Is Biblical Psychology An Oxymoron?
by Dennis Michelson
James 1:8 - A double minded man is unstable in all his ways.
The term translated as double minded is the Greek word dipsuchos. It means a "two-souled" man. This person is divided between faith and the world. One could say he is bi-polar to some degree. I have extensive training in theology and psychology.
There are some today who seek a reconciliation between these two disciplines. As Spurgeon said long ago, "reconciliation is needed between enemies, not friends." Is reconciliation needed between theology and psychology or can they just get along?
1. The Loss of Biblical Psychology
Many believers are unaware of the fact that there existed a biblical psychology long before modern psychology came on the scene. As with many things today, our ignorance of the historical roots for something leads some to remove a fence before they find out why it was erected in the first place.
Pastors have always been in ministry of the "cure of souls." The study of the soul is not something a believer should avoid. Psychology is the study of the soul. Read Richard Baxter's Christian Directory (1664) where he writes concerning the "Sum of practical theology, and cases of conscience, directing Christians on how to use their knowledge and faith."
If that is too much then try Jonathan Edwards (1754) who said "the soul always wills that which, in the present view of the mind, appears most agreeable." It is for certain Edwards never received any royalties for his early insights into Rational Emotive Behavioral Therapy!
If that is too deep, then plunge into Delitzsch who wrote an entire volume (1855) aptly entitled Biblical Psychology. In the middle of the 19th century he wrote "Biblical psychology is no science of yesterday, it is one of the oldest sciences of the Church."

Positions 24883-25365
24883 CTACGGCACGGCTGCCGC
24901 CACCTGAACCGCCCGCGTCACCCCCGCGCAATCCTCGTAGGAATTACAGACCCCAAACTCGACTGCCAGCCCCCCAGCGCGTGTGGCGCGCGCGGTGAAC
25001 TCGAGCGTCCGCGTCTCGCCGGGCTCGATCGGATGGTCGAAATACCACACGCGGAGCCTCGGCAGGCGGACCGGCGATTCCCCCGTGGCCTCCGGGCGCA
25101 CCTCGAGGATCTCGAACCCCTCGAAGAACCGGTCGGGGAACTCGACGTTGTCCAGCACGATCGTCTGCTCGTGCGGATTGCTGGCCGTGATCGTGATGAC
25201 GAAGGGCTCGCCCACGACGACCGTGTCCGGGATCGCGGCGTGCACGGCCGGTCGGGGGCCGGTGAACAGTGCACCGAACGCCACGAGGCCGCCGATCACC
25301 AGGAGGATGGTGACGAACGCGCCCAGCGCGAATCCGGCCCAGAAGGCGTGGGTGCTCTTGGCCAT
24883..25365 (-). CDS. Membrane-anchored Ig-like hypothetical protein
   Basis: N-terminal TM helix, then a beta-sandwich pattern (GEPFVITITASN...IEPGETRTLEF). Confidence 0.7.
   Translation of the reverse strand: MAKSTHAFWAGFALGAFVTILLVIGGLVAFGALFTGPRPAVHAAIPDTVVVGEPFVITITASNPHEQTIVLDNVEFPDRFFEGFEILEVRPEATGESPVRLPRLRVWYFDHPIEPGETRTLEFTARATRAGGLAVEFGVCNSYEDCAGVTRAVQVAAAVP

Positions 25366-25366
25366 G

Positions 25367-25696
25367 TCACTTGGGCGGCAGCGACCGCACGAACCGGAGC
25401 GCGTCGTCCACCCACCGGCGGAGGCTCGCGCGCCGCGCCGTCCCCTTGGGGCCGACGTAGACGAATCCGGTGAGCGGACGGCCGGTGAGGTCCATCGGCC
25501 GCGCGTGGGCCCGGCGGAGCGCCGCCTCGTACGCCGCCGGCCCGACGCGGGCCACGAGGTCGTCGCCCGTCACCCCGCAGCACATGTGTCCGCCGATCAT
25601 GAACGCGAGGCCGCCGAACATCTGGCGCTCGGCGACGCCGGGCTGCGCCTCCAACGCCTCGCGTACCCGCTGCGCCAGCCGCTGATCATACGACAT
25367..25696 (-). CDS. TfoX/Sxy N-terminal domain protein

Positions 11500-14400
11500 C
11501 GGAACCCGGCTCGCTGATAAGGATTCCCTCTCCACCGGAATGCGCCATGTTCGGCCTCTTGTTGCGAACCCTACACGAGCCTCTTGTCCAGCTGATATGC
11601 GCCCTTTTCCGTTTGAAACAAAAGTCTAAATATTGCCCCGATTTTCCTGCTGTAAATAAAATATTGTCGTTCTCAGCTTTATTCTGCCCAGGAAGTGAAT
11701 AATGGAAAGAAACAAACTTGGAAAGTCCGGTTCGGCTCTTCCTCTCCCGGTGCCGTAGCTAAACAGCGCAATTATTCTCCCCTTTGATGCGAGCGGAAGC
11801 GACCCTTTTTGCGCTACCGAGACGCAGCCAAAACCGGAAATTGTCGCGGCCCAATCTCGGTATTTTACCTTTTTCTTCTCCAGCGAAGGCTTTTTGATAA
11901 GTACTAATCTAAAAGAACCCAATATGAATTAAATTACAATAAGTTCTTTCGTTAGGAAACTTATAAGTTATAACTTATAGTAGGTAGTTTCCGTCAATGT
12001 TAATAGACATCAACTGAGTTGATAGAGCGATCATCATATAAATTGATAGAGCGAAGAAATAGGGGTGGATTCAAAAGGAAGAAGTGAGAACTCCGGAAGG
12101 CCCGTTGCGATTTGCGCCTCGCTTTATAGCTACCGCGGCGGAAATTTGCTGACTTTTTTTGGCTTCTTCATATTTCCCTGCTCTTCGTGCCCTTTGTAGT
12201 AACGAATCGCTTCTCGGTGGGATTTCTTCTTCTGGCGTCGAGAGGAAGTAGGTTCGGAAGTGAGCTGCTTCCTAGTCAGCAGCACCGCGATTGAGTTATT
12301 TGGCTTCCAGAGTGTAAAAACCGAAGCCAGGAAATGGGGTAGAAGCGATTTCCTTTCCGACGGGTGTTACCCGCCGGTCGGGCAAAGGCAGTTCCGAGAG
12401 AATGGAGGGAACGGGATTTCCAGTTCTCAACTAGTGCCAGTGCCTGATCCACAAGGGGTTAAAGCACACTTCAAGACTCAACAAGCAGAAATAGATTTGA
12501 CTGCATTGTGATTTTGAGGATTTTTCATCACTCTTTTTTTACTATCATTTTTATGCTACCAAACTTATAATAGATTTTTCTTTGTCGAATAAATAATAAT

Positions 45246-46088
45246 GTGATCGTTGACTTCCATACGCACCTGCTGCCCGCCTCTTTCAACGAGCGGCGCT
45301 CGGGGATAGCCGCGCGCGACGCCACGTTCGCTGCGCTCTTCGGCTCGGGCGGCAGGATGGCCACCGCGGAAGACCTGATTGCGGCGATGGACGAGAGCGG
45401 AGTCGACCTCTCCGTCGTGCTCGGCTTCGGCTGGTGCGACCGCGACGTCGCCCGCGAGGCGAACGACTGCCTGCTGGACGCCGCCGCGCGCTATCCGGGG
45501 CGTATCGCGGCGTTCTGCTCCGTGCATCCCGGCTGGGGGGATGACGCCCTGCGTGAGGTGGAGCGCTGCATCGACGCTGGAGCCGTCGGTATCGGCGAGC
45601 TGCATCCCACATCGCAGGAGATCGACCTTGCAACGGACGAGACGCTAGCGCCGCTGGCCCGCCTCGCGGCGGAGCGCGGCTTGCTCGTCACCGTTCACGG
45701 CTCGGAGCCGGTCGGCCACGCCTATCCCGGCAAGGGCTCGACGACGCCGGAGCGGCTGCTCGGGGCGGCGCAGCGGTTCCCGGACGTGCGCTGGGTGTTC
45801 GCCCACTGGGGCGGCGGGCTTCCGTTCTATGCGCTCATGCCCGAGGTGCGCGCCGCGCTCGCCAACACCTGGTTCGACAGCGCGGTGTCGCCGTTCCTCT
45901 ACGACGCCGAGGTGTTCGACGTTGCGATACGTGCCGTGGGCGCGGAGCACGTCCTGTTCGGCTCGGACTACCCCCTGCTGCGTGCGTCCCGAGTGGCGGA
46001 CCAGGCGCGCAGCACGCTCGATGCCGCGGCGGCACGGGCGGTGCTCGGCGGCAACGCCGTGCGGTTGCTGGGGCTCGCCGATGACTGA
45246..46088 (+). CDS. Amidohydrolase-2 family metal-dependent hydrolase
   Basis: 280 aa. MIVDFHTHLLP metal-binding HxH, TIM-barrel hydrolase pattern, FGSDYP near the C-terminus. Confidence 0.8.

Read B.B. Warfield in 1911 on faith and its psychological aspects - "Some minds will respond to weak evidence with full consent; others will resist very strong evidence." If you have never read any of these four men (or even heard of them) then perhaps you should turn off Dr. Phil and pick up a nice thick book. We let the world take biblical psychology out of the Church and slip in a cheap substitute.
2. The Limits of Human Psychology
If one is going to study modern psychology then he must be aware of these four basic defects in the product:
(1) It has a defective view of Anthropology - they are willing to call man sick but refrain from "labeling" him as sinful. The biblical concept of the total depravity of man is utterly foreign to the world - and sadly, has become very unpopular in the Church.
(2) It has a defective view of Harmartiology - Not only is the state of man as a sinner rejected but his actions (behaviors) are not seen as offensive to an infinite personal Creator. Sin is a transgression of the law. Who gave the law? They try to remove Him too.
(3) It has a defective view of Bibliology - There is an almost total emphasis on studying the book of Nature but not the book of Scripture. This leads to some conclusions which ultimately deny both books.